Film series in Utah explores world of Islamic faith, history and art
By Peggy Fletcher Stack| The Salt Lake Tribune
Despite the fact that Utah is home to a dozen or so mosques and more than 30,000 Muslims, residents of the Beehive State often know little more about Islam than what they see in Hollywood films.
The Utah Humanities Council and the Utah Cultural Celebration Center hopes to change that.
In February, the two groups will jointly present a series of films — a re-enactment with commentary, a series of filmed lectures, and a documentary — followed by discussions that explore the rich world of Islamic faith, history and art.
The first one, “Prince Among Slaves,” on Monday, tells the extraordinary story of 26-year-old Abdul Rahman, the son of a West African king, who was captured by enemies and sold into slavery in Natchez, Miss. When he was captured, Rahman had been studying in Timbuktu (now in Mali), which was a center of Islamic learning and literature at the time. The young prince had a certain dignity in his gait based on his status in his homeland, which he tried to convey to his American owner. All the farmer got was “prince,” which became his name. The African, through his intellect and natural leadership skills, helped his master become one of the wealthiest cotton growers in the South.
The film follows Rahman for the next 40 years, including his marriage to another slave, the birth of nine children, his growing prominence in the area and finally, his attempt to return to Africa after a local printer realizes that he can read the Quran. The printer writes to U.S. President John Quincy Adams, urging Adams to meet the African, somehow mistaking him for a Moroccan (Morocco was then an ally of the U.S.). Rahman is finally freed and goes on the speaking circuit trying to raise enough cash to free his wife and children. Stories about him became legendary in the Antebellum South.
“There were lots of Muslims who were brought to America through enslavement and contributed to this society in an unrecognized way, not just through brute labor,” Alex Kronemer, the film’s executive producer, said last year, according to a report in muslimmatters.org. “Their familiarity with crops, their brain power contributed to the making of America.”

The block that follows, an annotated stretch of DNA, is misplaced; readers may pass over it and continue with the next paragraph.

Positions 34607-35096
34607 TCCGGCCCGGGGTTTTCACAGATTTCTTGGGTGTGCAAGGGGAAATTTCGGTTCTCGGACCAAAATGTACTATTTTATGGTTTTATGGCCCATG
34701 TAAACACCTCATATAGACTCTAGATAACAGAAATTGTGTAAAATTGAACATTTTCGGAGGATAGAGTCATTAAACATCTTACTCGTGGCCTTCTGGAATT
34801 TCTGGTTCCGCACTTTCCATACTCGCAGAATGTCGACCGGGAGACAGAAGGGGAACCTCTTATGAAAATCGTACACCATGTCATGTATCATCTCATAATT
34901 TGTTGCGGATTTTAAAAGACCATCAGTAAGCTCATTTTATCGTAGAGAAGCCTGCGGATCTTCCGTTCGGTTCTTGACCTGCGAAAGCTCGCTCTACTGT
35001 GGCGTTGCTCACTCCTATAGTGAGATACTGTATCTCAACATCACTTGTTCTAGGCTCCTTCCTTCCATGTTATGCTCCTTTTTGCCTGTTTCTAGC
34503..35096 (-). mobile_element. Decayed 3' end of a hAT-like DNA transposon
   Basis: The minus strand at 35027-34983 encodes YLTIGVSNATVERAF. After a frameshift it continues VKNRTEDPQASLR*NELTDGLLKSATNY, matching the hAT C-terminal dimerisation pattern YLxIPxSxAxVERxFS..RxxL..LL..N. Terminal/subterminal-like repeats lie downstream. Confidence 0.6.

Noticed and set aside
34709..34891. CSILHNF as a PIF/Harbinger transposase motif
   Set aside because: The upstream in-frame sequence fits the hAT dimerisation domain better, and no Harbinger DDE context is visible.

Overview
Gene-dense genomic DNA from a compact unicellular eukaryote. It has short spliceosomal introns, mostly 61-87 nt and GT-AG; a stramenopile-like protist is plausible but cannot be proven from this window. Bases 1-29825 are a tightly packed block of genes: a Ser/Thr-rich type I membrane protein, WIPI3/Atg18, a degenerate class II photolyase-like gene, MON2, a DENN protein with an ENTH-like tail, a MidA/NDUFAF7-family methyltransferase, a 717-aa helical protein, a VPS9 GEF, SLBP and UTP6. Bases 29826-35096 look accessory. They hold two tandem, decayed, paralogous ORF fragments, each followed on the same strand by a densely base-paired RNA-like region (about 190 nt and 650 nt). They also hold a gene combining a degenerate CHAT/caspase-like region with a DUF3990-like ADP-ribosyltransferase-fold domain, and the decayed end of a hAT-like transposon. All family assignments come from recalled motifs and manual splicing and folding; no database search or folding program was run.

Rahman’s sense of self is clearly traced to his Islamic schooling and adherence to its teachings, but the film doesn’t really delve into those aspects.
On the other hand, the second film, “Islamic Art: Mirror of the Invisible World,” to be shown on Feb. 10, is much more explicitly about Muslim beliefs as expressed in art. Striking visual images of Islam are splayed out across nine countries and through more than 1,400 years of history. Viewers go inside mosques to catch a peek at sun-dabbled mosaics and swirls and pen-strokes of Islamic calligraphy as a way to understand Muslims’ sense of awe.
The final film, “Koran By Heart,” on Feb. 24, is the compelling story of three 10-year-old competitors — two boys and a girl — in Egypt’s annual Quran competition, which attracts 110 participants from around the world who come to display their abilities to recite selected passages from 600-page volume of the Islamic sacred book, which they have committed to memory.
One is from Tajikistan, one from Maldives Island and one from Senegal. Not all the competitors can read or speak Arabic, so when the judges correct them or given instructions, they have no idea what is going on.
The filmmakers focus on the background, training and circumstances of the three contestants, and follows them from their homeland to the streets of Cairo and up to the stress-filled final round, as each child feels the pressure to perform for their families, their nationalities and their faith.
“There is a passage in the Quran that says if you memorize the Quran and teach it to others,” the boy from Tajikistan says in the film, “you will be successful in this life and the next life.”
Muslim Journeys is a project of the National Endowment for the Humanities, conducted in cooperation with the American Library Association, the Ali Vural Ak Center for Global Islamic Studies at George Mason University, Oxford University Press, and Twin Cities Public Television.